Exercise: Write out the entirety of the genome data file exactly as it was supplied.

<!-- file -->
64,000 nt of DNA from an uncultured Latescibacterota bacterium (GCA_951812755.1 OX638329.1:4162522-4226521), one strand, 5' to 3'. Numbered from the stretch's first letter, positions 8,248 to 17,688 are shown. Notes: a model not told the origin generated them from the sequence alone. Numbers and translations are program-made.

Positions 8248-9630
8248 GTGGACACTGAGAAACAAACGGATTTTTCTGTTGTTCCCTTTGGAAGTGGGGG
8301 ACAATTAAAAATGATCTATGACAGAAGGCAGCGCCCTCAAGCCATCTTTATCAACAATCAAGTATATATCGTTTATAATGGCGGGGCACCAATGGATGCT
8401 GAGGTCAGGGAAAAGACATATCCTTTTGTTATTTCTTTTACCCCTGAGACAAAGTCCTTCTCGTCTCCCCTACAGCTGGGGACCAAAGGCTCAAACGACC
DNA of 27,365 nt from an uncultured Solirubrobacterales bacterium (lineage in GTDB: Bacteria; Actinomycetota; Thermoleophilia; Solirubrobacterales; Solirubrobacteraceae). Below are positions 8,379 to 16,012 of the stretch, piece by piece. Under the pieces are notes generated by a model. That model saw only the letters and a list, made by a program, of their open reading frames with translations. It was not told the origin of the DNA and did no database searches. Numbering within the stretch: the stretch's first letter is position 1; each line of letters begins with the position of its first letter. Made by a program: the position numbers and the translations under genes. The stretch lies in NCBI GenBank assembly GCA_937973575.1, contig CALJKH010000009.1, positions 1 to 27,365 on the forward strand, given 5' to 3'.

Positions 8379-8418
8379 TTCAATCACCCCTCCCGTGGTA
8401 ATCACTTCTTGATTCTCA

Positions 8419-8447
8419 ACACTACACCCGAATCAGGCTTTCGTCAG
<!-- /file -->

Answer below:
64,000 nt of DNA from an uncultured Latescibacterota bacterium (GCA_951812755.1 OX638329.1:4162522-4226521), one strand, 5' to 3'. Numbered from the stretch's first letter, positions 8,248 to 17,688 are shown. Notes: a model not told the origin generated them from the sequence alone. Numbers and translations are program-made.

Positions 8248-9630
8248 GTGGACACTGAGAAACAAACGGATTTTTCTGTTGTTCCCTTTGGAAGTGGGGG
8301 ACAATTAAAAATGATCTATGACAGAAGGCAGCGCCCTCAAGCCATCTTTATCAACAATCAAGTATATATCGTTTATAATGGCGGGGCACCAATGGATGCT
8401 GAGGTCAGGGAAAAGACATATCCTTTTGTTATTTCTTTTACCCCTGAGACAAAGTCCTTCTCGTCTCCCCTACAGCTGGGGACCAAAGGCTCAAACGACC
DNA of 27,365 nt from an uncultured Solirubrobacterales bacterium (lineage in GTDB: Bacteria; Actinomycetota; Thermoleophilia; Solirubrobacterales; Solirubrobacteraceae). Below are positions 8,379 to 16,012 of the stretch, piece by piece. Under the pieces are notes generated by a model. That model saw only the letters and a list, made by a program, of their open reading frames with translations. It was not told the origin of the DNA and did no database searches. Numbering within the stretch: the stretch's first letter is position 1; each line of letters begins with the position of its first letter. Made by a program: the position numbers and the translations under genes. The stretch lies in NCBI GenBank assembly GCA_937973575.1, contig CALJKH010000009.1, positions 1 to 27,365 on the forward strand, given 5' to 3'.

Positions 8379-8418
8379 TTCAATCACCCCTCCCGTGGTA
8401 ATCACTTCTTGATTCTCA

Positions 8419-8447
8419 ACACTACACCCGAATCAGGCTTTCGTCAG